(a) The wells of an enhanced binding 96 well polystyrene microtiter plate were coated with the Ig fraction of the antiserum raised to Immunogen II (Hapten B-BTG—example 13) and diluted in 10 mM Tris, pH 8.5 (125 μl/well). The appropriate antibody coating concentration was determined using standard ELISA checkerboard techniques. The plate was incubated for 2 hours at 37° C., washed 4 times over a 10-minute period with Tris buffered saline containing Tween 20 (TBST) and tapped dry. Standard solutions of JWH synthetic cannabinoids, metabolites and selected molecules were prepared in TBST and 50 μl of each, was added to the appropriate wells. 75 μl of conjugate (Hapten A-HRP) diluted in Tris buffer containing EDTA, D-mannitol, sucrose, thimerosal and BSA, was added to each of the wells. The appropriate dilution of conjugate was also determined using standard ELISA checkerboard techniques. The plate was incubated at 25° C. for 1 hour. The excess unbound conjugate was removed by washing 6 times over a 10-minute period with TBST and tapped dry. 125 μl of tetramethylbenzedine (TMB) substrate solution was added to each well of the plate that was then incubated for 15-20 minutes in the dark at room temperature. The reaction was terminated by addition of 125 μl of 0.2M sulphuric acid to each well. The absorbance was then measured at 450 nm using a microtiter plate reader.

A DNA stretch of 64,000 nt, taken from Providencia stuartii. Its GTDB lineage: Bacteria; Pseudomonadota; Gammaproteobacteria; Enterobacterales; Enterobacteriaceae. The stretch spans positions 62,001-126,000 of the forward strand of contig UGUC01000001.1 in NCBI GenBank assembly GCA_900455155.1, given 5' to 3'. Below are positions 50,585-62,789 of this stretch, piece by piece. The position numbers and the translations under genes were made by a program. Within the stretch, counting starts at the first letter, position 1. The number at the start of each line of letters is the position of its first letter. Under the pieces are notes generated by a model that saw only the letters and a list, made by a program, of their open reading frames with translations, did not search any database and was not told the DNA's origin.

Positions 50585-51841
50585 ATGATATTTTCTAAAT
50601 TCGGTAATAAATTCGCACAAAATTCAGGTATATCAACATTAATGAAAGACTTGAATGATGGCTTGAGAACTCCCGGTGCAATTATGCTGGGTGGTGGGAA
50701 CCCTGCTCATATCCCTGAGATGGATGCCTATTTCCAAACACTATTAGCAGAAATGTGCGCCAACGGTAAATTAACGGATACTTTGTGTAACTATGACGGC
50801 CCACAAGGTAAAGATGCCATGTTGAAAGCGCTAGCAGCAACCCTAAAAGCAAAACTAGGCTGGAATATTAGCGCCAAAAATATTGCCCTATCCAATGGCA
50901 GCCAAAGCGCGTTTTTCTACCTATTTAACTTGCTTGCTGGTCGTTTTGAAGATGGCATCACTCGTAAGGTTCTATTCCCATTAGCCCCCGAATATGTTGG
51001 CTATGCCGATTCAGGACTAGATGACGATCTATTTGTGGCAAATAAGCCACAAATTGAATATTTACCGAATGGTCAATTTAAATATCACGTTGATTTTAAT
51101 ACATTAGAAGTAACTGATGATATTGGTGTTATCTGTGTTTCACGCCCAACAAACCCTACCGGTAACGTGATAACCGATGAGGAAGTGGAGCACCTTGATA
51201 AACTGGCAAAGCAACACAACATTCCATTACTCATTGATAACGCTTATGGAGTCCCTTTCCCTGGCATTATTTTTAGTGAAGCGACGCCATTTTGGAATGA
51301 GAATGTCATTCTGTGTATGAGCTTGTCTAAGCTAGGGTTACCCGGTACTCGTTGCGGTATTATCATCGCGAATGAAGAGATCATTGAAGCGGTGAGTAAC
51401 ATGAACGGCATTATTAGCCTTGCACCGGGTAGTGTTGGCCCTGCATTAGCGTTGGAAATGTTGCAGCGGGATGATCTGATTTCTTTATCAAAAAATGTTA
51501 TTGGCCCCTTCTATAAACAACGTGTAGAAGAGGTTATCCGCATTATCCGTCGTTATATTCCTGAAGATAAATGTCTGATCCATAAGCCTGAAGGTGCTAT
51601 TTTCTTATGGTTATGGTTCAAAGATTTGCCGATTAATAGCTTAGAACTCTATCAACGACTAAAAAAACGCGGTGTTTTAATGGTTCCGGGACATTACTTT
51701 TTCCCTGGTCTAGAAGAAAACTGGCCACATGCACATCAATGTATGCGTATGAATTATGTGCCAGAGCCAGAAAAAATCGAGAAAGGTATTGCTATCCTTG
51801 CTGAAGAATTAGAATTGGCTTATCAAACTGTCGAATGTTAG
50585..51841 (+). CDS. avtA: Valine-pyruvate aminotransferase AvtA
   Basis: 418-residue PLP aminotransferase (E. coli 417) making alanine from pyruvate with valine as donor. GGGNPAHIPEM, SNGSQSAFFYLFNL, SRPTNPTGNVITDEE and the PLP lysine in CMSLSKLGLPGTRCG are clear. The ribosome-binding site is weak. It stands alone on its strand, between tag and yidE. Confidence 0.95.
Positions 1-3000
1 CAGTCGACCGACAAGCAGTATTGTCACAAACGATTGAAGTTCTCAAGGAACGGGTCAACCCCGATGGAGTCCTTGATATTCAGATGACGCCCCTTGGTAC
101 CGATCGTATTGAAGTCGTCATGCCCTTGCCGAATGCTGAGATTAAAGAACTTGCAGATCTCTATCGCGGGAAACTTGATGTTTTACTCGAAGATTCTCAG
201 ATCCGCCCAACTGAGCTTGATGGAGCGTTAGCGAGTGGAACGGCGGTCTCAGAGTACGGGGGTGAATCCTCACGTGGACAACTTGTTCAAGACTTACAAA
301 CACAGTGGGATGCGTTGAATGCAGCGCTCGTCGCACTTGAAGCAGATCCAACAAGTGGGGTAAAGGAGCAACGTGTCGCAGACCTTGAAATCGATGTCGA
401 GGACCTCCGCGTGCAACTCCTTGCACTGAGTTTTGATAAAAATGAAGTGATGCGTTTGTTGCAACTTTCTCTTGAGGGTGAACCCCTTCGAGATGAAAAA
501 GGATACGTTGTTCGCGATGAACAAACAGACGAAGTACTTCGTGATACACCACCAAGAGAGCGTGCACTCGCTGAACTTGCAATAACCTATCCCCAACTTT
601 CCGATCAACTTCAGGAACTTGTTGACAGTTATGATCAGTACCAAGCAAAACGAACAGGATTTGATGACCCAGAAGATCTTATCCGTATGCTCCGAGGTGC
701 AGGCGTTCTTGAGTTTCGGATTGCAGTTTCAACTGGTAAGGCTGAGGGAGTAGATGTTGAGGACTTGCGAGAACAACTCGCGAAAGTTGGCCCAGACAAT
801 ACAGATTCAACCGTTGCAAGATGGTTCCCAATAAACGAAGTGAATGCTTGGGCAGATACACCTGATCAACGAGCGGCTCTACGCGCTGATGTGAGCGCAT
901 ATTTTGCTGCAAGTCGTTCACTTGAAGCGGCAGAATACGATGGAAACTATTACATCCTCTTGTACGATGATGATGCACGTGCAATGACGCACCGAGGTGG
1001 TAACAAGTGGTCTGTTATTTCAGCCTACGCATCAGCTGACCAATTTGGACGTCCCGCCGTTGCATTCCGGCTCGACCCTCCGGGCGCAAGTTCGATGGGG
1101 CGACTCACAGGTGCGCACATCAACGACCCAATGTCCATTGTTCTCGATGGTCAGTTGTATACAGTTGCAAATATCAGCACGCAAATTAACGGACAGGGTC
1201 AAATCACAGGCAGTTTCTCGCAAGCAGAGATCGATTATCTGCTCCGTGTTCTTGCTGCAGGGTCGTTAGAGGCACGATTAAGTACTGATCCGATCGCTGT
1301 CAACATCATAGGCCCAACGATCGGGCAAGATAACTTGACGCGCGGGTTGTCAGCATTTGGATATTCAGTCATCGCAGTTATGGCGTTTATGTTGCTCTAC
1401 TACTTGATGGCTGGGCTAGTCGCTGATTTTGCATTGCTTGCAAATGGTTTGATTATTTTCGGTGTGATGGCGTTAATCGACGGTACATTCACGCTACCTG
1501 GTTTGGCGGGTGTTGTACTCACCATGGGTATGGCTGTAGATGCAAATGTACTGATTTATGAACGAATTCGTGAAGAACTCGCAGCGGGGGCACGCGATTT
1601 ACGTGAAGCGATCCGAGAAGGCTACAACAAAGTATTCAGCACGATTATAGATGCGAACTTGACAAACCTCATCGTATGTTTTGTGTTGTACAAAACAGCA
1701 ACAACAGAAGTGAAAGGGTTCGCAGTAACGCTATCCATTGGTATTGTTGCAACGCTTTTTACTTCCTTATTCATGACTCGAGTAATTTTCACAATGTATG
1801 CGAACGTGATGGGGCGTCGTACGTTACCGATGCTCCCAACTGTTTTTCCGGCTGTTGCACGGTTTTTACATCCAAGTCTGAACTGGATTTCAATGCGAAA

Employing each series of standards, calibration curves were generated and these were used to determine the specificity of the immunoassay for the JWH synthetic cannabinoids, metabolites and selected molecules. The results of this study are presented in Tables 1 to 3, cross-reactivity being calculated according to the following formula: